Having to deal with notoriously broody Silkies (and one surprise Buff Leghorn broody) I found their raging hormones during broody sessions causes a lot of squabbling and fights protecting their imaginary nest eggs. Broodies are just naturally crabby until they snap out of brooding and get normal again. We find that isolating broodies in a separate broody pen solves a lot of fighting issues and keeps them safe from injuries if they aren't fighting. Sometimes broodies will nest together occasionally as in the case of Silkies or bantam Doms - but it's not common unless the two broodies were sisters or same age chicks growing up together. I've seen as many as 3 bantam broodies share a clutch of eggs and share rearing the chicks but that is not the norm. When one of our Silkies or in our case the one Buff Leg goes broody the other hens tend to leave them alone in the nestbox. Only our sweet ditzy klutzy Ameraucana dares to approach a broody nestbox to lay her egg and somehow manages to sit next to a crabby broody (Amers are non-combative and ours just ignores other irascible hens). Some broodies actually welcome another hen's egg to tuck under her to set. That's why it's so important to quickly remove other hens' newly layed eggs. We had a Silkie so determined to brood we found her sitting on a cucumber slice in the nest!
I have stopped trying to break broodies. Silkies, Amers, EEs, and Legs are such prolific layers that it's my feeling that Mother Nature gives these breeds a broody session rest from laying so many eggs. It is nutritionally stressful on the bodies of these small animals to keep laying eggs day after day (like giving birth everyday!) so I let them have their 3 or 4 week broody session rest in an empty nestbox (we have no roos so none of our eggs are fertile anyway). During their broody session we make sure to take them out of their box 2 or 3 times daily to eat/drink/dust-bath and give them a drop on the side of their beak (not down the throat) of Poly-Vi-Sol no iron children's liquid vitamin for supplementation about 1-2 times a week as they tend not to eat enough during brooding. Because they are setting so much we Poultry Protector (organic) spray the bird (directions on label) to discourage the invitation for lice/mites in the warm nestbox. If after the 5th or 6th week the broody is not over her broody session we lock her out of the brooding pen. She won't like it and gets agitated wanting to get back inside but in a couple-three days she forgets about it and returns to "normal." It takes her a couple-three weeks to get back to regular laying again.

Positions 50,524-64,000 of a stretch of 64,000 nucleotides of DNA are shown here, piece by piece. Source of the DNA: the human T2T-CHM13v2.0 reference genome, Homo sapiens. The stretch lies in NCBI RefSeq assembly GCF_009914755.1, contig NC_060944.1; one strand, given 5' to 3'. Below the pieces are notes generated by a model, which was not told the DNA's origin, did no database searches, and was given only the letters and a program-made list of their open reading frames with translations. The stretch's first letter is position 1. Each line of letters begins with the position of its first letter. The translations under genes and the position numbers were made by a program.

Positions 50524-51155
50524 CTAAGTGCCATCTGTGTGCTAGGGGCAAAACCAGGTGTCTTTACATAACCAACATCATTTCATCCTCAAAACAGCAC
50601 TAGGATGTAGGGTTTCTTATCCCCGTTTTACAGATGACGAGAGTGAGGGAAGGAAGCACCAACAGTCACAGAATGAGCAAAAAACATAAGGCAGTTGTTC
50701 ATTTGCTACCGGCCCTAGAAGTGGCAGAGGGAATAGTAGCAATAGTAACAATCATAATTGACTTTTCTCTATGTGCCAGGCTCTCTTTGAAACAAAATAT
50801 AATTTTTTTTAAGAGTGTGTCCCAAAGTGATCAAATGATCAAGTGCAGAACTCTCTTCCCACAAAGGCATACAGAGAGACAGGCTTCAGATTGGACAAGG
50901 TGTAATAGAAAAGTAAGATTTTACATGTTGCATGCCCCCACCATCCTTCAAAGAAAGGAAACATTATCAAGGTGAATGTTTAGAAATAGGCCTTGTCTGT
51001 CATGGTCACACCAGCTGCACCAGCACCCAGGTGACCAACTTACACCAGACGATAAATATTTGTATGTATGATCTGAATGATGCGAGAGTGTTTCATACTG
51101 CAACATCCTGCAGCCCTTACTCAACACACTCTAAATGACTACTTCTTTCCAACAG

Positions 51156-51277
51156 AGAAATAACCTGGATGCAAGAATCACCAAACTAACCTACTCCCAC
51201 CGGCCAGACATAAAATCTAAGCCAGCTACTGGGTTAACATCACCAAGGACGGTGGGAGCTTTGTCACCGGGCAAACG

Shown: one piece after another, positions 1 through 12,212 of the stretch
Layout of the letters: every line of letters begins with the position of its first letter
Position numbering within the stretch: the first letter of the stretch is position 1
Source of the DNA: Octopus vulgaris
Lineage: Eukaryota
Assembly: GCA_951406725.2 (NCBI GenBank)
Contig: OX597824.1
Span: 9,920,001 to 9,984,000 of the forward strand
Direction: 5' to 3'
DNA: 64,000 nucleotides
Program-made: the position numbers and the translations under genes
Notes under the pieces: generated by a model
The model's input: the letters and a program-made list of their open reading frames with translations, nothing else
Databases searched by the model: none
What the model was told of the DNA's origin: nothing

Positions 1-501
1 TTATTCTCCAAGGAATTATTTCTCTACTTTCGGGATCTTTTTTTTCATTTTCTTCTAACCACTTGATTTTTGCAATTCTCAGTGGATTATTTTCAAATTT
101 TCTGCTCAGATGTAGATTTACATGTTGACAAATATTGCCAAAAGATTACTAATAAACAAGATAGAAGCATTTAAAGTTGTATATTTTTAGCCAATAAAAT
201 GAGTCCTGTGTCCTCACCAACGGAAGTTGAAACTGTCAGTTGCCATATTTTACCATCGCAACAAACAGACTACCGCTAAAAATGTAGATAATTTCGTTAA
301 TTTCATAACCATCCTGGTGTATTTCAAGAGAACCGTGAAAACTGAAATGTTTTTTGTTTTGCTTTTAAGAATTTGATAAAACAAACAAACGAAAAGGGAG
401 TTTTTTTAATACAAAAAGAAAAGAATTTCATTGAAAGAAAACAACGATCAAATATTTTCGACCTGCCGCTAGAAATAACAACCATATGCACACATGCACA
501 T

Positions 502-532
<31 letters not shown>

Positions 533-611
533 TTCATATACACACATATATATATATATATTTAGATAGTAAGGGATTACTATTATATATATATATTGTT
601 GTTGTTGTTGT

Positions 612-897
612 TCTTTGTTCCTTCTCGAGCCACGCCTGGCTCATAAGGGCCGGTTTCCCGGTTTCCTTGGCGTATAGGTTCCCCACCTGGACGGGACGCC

Guess you know this by now but I'll mention it for other readers: A hen's output of eggs diminishes 20% average each year. Example: If a hen lays 200 eggs her first year, she'll lay 180 eggs the second, and 20% less the third year for approx 144 eggs, and so on and so on. From Sandhill Preservation statistics the only layer that is just as good the 2nd year as their 1st year are the Ameraucanas (not sure if this is inclusive of EEs though). Our White Leghorn layed about 6 times a week but in her second year it was sometimes 5 times a week so even the mighty White Leg slows down production each year. We are keeping a record of our Blue Wheaten Ameraucana (my avatar) to see how her 1st year will compare with the 2nd.
Hope your girls don't injure each other. Putting a crabby hen in a roomy wire cage elevated a bit off the ground/floor with no bedding cools them down and sometimes breaks them of their broody in 2-3 days - that is if you want to break them. I just let nature take its course and isolate them like they seem to isolate themselves naturally when in an open barnyard setting - coming out on their own occasionally for water and food to quickly return to their nest.
@mrsfluff100 Echoing what those ahead of me said: That coop looks just fine, and the run looks more than adequate for the number of bantams you have. I'm sure they are quite happy with both! Also nice to see hardware cloth all around, and buried as well as reinforced with concrete blocks! Very nice and secure! I would make one small change though if I were you... I would replace those little slide locks with actual hasp type closures and use a carabiner clip. I have seen animals open the little locks that you have in no time at all.